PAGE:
Natural Killer Cell
Natural killer cells are part of the innate immune system that is always on patrol. They detect healthy cells via the MHC I protein. Lack of expression of MHC I on cells with intracellular infections such as viruses stimulate natural killer cells to kill the infected cell with the proteins perforin 1 (PRF1), granzymes (GZM), and fas ligand (FasL).
Killer T-cells, or CD8+ T-cells, are part of the adaptive immune system. They are activated by dendritic cells and attack infected cells that present foreign antigen via their MHC I proteins. They also use perforin 1 (PRF1), granzymes (GZM), and fas ligand (FasL) to kill infected cells.
Chimeric antigen receptor (CAR) T cells are genetically engineered T-cells to express a receptor that incorporates and Fab fragment of an antibody against a tumor antigen. These cells are then able to specifically target and kill cancer cells that express the antigen.
Classical Natural Killer Deficiency
Classical natural killer deficiency (cNKD) is characterized by a loss of natural killer cells. Due to the absence of these cells that normally kill virally infected cells, individuals with this disease are often infected with viral infections, of which hepatitis is the most common.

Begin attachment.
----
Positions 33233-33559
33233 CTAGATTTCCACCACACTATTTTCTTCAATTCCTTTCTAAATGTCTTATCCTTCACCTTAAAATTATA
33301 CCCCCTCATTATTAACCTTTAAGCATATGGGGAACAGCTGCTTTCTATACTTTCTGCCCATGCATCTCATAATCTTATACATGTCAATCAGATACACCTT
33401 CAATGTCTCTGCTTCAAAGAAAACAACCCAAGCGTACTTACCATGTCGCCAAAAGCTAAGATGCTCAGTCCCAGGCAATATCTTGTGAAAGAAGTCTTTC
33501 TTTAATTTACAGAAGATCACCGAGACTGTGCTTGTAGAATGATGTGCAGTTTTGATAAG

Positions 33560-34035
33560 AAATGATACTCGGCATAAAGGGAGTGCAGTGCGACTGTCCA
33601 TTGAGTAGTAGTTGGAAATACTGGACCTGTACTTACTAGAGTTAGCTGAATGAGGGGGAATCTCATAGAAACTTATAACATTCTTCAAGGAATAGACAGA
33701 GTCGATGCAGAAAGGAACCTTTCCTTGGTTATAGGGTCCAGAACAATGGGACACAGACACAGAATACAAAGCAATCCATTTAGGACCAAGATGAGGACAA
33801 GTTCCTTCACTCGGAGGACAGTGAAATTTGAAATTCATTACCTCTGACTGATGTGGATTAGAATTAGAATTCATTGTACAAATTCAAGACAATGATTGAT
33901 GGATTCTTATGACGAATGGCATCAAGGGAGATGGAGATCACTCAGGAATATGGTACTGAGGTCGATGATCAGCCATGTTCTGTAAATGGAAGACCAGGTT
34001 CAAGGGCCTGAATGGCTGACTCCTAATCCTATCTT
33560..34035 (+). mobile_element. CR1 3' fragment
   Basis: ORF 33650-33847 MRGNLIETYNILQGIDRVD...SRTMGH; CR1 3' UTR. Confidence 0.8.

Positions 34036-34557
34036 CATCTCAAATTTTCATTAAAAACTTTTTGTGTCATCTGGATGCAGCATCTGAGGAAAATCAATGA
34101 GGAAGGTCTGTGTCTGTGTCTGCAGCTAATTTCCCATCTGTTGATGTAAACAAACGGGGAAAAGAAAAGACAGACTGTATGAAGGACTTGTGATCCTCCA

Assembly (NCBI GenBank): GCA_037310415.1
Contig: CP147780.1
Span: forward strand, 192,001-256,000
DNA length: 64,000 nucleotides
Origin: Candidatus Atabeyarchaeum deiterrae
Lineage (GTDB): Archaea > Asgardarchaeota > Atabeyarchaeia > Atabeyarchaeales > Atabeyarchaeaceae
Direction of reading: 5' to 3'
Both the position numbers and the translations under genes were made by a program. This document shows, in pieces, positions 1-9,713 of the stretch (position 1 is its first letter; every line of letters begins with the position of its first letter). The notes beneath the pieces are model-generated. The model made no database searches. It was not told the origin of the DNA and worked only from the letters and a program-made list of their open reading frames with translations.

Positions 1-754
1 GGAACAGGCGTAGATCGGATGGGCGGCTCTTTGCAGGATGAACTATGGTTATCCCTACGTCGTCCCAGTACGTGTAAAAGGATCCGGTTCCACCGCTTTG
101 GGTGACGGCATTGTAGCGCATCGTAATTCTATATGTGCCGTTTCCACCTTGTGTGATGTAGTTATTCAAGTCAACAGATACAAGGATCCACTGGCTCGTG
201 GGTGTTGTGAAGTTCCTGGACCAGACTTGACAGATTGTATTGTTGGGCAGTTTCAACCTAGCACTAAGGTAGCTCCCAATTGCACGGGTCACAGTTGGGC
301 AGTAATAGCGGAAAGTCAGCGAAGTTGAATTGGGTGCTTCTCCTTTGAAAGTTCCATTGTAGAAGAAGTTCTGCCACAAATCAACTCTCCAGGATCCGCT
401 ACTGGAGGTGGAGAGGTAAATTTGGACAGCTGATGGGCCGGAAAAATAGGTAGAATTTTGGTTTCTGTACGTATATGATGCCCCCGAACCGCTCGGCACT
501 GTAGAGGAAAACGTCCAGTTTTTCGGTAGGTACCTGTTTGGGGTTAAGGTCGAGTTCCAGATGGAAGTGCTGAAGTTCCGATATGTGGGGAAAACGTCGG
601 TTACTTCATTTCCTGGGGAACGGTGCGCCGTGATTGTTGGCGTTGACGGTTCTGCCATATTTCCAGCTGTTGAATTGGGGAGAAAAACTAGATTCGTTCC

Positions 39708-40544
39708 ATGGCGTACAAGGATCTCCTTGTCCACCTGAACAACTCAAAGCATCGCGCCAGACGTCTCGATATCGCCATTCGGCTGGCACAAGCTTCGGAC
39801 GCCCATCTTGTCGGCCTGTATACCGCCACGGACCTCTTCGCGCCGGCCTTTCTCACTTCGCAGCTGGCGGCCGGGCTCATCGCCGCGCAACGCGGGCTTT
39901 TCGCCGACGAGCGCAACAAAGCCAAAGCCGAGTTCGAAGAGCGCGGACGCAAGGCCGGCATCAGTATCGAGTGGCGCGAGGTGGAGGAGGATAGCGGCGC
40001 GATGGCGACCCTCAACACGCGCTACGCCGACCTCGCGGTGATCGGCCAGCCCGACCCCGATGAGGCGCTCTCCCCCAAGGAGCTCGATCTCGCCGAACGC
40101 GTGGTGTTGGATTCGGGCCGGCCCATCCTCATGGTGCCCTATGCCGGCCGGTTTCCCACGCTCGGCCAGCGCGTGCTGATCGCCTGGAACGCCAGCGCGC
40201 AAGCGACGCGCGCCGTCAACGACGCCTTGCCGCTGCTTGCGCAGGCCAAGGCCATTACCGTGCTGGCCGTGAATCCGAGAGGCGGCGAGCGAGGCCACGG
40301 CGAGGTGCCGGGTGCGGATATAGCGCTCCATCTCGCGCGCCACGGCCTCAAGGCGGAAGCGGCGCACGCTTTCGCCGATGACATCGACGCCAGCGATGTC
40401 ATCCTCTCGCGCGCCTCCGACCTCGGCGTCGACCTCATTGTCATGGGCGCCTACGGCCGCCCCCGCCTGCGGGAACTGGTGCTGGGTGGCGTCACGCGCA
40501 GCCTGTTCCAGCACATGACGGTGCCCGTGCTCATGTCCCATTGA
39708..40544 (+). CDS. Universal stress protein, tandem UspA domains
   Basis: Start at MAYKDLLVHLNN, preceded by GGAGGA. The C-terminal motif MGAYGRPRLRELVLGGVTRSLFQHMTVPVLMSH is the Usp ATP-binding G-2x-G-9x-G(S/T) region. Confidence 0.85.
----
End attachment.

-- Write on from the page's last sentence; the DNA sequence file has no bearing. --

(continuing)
Acute rejection of a transplanted organ can be mediated by cytotoxic T-cells. They recognized the transplanted organ as foreign largely due to different HLA proteins on the organ. They then attack and kill the cells of the transplant leading to organ rejection and failure.
Graft vs. Host
Graft vs. Host (GvH) is the opposite of organ rejection. In this disease, immune cells such as T-cells from the donor that comes along with a transplanted organ, recognize the host cells as foreign, and start attacking the host. As every cell in the host body appears foreign to the donor cells, this leads to large scale multisystem organ failure.
cNKD -> Killer Lymphocyte
The only treatment for cNKD is to treat any infections that arise from it, such as hepatitis infections which can be treated with the antivirals ledipasvir and sofosbuvir. These medications block the NS5A and NS5B hepatitis proteins and block it from replicating.
Acute Rejection -> Killer Lymphocyte
To prevent the further loss of the transplanted organ, recombinant anti-thymocyte globulin (rATG) can be used to deplete the body of T-cells that are attacking the organ. rATG is an antibody against T-cells.
Graft vs. Host -> CAR-T Cell
As graft vs. host (GvH) are donor T-cells attacking the body, a strong immunosuppressive is necessary to stop them. The glucocorticoid methylprednisolone can be used, which decreases the expression of pro-inflammatory genes and inhibits immune cell activity.